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A New CEO is One Reason Why Rite Aid’s Long-Term Prospects are Improving

Chris Lau

Unlike Walgreens (NYSE:WBA) or CVS Health (NYSE:CVS), Rite Aid (NYSE:RAD) is on a permanent downtrend. The company hired a new CEO last month but that did not do much to restore confidence. It will take more efforts to turnaround the company, which would then help lift the RAD stock price.

A New CEO is One Reason Why Rite Aid's Long-Term Prospects are Improving

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Last month, Rite Aid appointed Heyward Donigan as its next CEO. She has 30 years in experience and all aspects of the healthcare industry. She was previously the CEO of Sapphire Digital, a firm that matches healthcare providers for consumers. Overall, her experience in digital channels, building consumer engagement, and leading companies to record growth are all skills that Rite Aid needs.

Rite Aid Falling Behind Competition

CVS shares held the $53 bottom and traded recently at $64. The stock rebounded because its second-quarter 2019 results exceeded the high end of its guidance range. CVS earned $1.89, 17 cents higher than its range, helped by its Retail/LTC and Pharmacy Services division. Similarly, Walgreens reported an EPS of $1.47 (non-GAAP) after revenue grew 0.8% to $34.59 billion. WBA stock also pays a dividend that yields 3.3%.

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Rite Aid reported Q1 results that lagged estimates. It lost 14 cents a share, compared to a two-cent profit the year before. Revenue slipped slightly to $5.37 billion. If Rite Aid did not have a $58 million interest expense and a $43.5 million restructuring-related charge, it could have earned a small profit.

Headwinds Holding Back RAD Stock

Rite Aid’s poor Q1 performance is due to a many factors. Gross profits fell primarily due to reimbursement rate pressure. It was unable to offset the drop with generic drug purchasing efficiencies and increasing volumes or prescription fills at stores.

The new CEO will need to firm up the management team to deliver on higher comparable same-store sales. Prescription volumes need to increase every sequential quarter. If this happens, the stock could start attracting buyers. For now, the $421 million market cap reflects the high uncertainties ahead in the business. Investors are unwilling to bid the stock higher until the company stops reporting poor operational performance.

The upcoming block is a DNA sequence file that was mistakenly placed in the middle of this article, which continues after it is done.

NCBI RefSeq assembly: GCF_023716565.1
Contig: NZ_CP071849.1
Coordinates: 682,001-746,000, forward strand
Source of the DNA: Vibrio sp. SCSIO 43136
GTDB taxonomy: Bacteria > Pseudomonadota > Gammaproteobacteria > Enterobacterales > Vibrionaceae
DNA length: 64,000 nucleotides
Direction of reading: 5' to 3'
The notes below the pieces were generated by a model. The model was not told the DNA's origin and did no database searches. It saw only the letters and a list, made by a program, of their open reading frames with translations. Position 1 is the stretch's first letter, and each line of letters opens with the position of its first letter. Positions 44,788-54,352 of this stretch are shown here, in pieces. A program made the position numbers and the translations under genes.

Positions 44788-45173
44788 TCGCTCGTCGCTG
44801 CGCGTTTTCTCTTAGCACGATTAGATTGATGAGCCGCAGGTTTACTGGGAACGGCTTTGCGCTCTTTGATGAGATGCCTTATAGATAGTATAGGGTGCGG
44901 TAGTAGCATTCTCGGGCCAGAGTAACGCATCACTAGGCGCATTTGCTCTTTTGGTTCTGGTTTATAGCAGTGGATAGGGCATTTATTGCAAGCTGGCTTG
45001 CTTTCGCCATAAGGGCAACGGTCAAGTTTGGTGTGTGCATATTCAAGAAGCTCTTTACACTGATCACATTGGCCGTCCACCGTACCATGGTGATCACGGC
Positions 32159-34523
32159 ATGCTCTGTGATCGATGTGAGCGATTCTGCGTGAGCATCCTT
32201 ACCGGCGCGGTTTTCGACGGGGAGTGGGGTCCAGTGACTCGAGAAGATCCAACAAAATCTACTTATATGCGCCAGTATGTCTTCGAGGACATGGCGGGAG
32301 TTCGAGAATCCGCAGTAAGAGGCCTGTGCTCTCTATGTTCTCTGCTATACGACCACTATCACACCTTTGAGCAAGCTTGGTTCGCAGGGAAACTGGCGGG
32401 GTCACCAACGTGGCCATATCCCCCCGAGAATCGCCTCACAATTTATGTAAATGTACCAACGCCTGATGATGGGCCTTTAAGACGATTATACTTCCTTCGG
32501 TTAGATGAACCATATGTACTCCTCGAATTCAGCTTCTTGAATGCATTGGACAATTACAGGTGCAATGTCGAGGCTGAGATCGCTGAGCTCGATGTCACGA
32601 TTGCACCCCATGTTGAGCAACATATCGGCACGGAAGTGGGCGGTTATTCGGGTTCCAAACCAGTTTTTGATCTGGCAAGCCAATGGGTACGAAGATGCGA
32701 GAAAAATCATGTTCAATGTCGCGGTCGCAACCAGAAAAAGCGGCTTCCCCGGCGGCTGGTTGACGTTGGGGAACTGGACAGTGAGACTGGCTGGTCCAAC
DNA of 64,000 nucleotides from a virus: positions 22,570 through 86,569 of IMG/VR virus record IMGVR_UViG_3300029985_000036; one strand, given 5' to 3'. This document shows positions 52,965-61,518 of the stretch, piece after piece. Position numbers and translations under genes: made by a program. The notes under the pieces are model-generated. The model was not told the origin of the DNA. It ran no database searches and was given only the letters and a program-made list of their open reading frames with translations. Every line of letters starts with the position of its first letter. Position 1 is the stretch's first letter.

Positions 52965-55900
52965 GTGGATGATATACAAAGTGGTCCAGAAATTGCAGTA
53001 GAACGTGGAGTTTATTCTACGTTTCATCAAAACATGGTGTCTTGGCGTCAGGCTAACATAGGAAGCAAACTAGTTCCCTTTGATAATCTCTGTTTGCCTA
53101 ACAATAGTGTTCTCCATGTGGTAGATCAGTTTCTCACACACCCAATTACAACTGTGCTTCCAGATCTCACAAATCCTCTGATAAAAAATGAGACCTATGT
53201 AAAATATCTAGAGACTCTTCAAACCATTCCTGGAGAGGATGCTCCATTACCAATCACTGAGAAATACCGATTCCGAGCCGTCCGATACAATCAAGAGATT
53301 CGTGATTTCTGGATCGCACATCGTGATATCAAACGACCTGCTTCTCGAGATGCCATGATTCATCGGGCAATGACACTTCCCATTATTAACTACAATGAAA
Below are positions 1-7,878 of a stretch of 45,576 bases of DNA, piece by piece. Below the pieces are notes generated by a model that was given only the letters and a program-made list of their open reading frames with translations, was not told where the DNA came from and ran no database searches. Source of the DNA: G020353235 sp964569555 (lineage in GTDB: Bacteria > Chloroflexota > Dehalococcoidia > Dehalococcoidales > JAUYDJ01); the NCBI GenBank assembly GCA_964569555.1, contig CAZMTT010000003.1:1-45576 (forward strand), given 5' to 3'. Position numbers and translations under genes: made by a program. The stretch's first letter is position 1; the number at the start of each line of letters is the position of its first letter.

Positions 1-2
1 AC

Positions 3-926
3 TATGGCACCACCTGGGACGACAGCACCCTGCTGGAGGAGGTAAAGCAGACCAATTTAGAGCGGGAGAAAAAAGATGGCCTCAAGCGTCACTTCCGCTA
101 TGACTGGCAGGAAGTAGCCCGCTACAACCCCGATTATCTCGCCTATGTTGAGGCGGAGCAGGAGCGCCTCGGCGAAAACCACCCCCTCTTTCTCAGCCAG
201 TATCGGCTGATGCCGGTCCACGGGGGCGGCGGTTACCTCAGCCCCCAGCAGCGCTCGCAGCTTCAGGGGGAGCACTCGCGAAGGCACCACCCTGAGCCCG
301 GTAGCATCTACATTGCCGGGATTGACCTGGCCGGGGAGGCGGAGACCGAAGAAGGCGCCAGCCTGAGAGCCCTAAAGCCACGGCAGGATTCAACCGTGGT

Fixing the Business

As hard as it is to believe, Rite Aid may potentially report improving EBITDA. As it implements its cost-savings program and finishes its generic bidding activity, it will benefit from lower operating costs. Its EnvisionRxOptions faced margin compression in the quarter.  But this will be offset by stronger growth in Medicare Part D revenue. The current 2020 commercial selling season should give revenue a lift.

Seasonally speaking, higher immunization activity should help bring in more customers to stores. In the last quarter, immunizations doubled, beating its record number from last year.

Gross margins for Rite Aid’s retail reimbursement models are poor. So, the company’s new CEO needs to find additional ways to create value. And while Medicare Part D is an opportunity, it still needs to drive value for payor partners and itself.

Determining Valuation of RAD Stock

Analysts gave up on RAD stock. Most recently, a Deutsche Bank analyst called RAD stock a sell and set a $5 price target. This implies the stock has a downside of ~35% (per TipRanks). Similarly, investors who build a DCF 10-year terminal growth value model could make a few positive assumptions. If Rite Aid can grow revenue by 2% annually in the next decade, then the RAD stock price will trade in the double-digits (per finbox.io).

It is too early to guess how revenue changes in the next few years. Investors should wait for Rite Aid to first report growth in the next few quarters. If that happens, assuming single-digit sales growth annually will just be a starting point.

Disclosure: As of this writing, the author did not hold a position in any of the aforementioned securities.

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